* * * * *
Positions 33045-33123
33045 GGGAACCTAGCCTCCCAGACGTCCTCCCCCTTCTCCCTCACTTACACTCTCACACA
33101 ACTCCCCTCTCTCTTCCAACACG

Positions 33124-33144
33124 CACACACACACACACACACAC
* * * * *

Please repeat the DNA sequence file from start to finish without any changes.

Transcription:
Positions 33045-33123
33045 GGGAACCTAGCCTCCCAGACGTCCTCCCCCTTCTCCCTCACTTACACTCTCACACA
33101 ACTCCCCTCTCTCTTCCAACACG

Positions 33124-33144
33124 CACACACACACACACACACAC